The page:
CNN's Axelrod says impeachment didn't come up until 80 minutes into focus group

Former Obama chief strategist David AxelrodDavid AxelrodWhat a Biden administration should look like Obama book excerpt: 'Hard to deny my overconfidence' during early health care discussions CNN's Axelrod on Biden debate performance: 'If you're ahead and you get a draw, you win' MORE said he attended a focus group with Democratic voters in Chicago on Friday, describing the gathering as "chilling" because impeachment "didn't come up" until more than an hour into the session despite it taking place amid the Senate trial of President TrumpDonald John TrumpBiden to nominate Linda Thomas-Greenfield for UN ambassador: reports Scranton dedicates 'Joe Biden Way' to honor president-elect Kasich: Republicans 'either in complete lockstep' or 'afraid' of Trump MORE.

Axelrod, who serves as a political analyst on CNN, shared about his experience during an interview with network anchor Erin Burnett on "OutFront" on Friday night, as Democratic House impeachment managers made their final arguments in the trial before White House lawyers begin their defense of the president on Saturday.

"I was in a focus group this morning for the Institute for Politics here at the University of Chicago with some Chicago Democratic voters, and it was chilling to hear them talk about this," Axelrod said. "Because impeachment didn’t come up, no one volunteered it, for 80 minutes into the focus group, and we’re right in the middle of the trial."


"When it came up, they said, you know, it's terrible what he did, the case has been proven, but we know how it's going to turn out," Axelrod continued. "So we're not really that interested, we're ready to move on."

"And I think that's what Mitch McConnellAddison (Mitch) Mitchell McConnellTop aide: Biden expected to visit Georgia in push to boost Ossoff, Warnock Democrats brush off calls for Biden to play hardball on Cabinet picks Richmond says GOP 'reluctant to stand up and tell the emperor he wears no clothes' MORE and the president and the White House are banking on: That they can take the hit here, buffalo their way through this and the public will move on," he said. "It's a cynical calculation, but it may not be the wrong calculation."

The Senate would need 20 Republicans to vote with all Democrats to convict the president in order for him to be removed.

The Democratic strategist made the comments as House impeachment managers wrapped up their third day of opening arguments in the impeachment trial, seeking to make their case to senators and the American public that Trump should be removed from office over his dealings with Ukraine and handling of the impeachment probe.

The first day of the Senate proceedings, on Tuesday, was dedicated to debating the rules for the trial, with Democratic lawmakers and Trump's lawyers debating late into the night before Senate Republicans adopted a resolution that left out Democratic demands for additional witness testimony and documents at the outset of the trial.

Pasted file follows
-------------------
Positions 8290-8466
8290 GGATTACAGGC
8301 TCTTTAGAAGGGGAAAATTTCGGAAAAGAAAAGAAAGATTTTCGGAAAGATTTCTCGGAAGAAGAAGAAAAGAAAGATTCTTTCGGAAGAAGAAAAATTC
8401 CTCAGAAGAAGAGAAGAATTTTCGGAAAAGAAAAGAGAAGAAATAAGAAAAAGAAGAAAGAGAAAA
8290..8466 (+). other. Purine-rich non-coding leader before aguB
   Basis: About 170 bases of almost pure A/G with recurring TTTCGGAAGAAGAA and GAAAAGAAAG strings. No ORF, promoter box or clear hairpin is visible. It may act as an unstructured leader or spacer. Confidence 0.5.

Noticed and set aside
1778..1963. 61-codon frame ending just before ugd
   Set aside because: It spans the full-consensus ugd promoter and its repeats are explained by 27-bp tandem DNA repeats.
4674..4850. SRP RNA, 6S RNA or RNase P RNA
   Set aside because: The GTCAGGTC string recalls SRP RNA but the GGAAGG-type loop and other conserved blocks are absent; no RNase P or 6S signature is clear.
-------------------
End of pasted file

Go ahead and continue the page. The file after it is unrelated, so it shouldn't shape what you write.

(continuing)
That day drew 11 million viewers across ABC, NBC, CBS, Fox News, MSNBC and CNN, fewer than the more than 13 million people who tuned in across the six broadcast and cable news networks for the first day of the House impeachment hearings on Nov. 13.

Viewership for the Senate trial continued to taper off by Wednesday, with 8.9 million people watching the proceedings across ABC, NBC, CBS, Fox News, MSNBC and CNN.

By comparison, nearly 20 million tuned in to watch former FBI Director James ComeyJames Brien ComeyThe new marshmallow media in the Biden era McCabe defends investigation of Trump before Senate committee: We had 'many reasons' The Memo: Trump retains narrow path to victory MORE testify before the Senate Intelligence Committee in 2017, while 16 million watched Trump's former attorney Michael CohenMichael Dean CohenBiden faces politically thorny decision on Trump prosecutions New York expands Trump tax fraud investigations to include write-offs: report Juan Williams: Defeated Trump is in legal peril MORE testify before the House Oversight Committee in 2018.

Most polls show almost an even split on whether the president should be removed from office.

In the RealClearPolitics index of polls, 47.2 percent say Trump should be removed from office, while 48.3 percent say he should not removed, a number that has shifted in favor of the president in recent weeks.

On Oct. 21, shortly after Speaker Nancy PelosiNancy PelosiUS economy hurtles toward 'COVID cliff' with programs set to expire Democrats gear up for last oversight showdown with Trump Divided citizenry and government — a call to action for common ground MORE (D-Calif.) announced she planned to launch the impeachment inquiry, the RealClearPolitics average showed 49.5 percent saying Trump should be removed from office, while 44.8 percent opposed.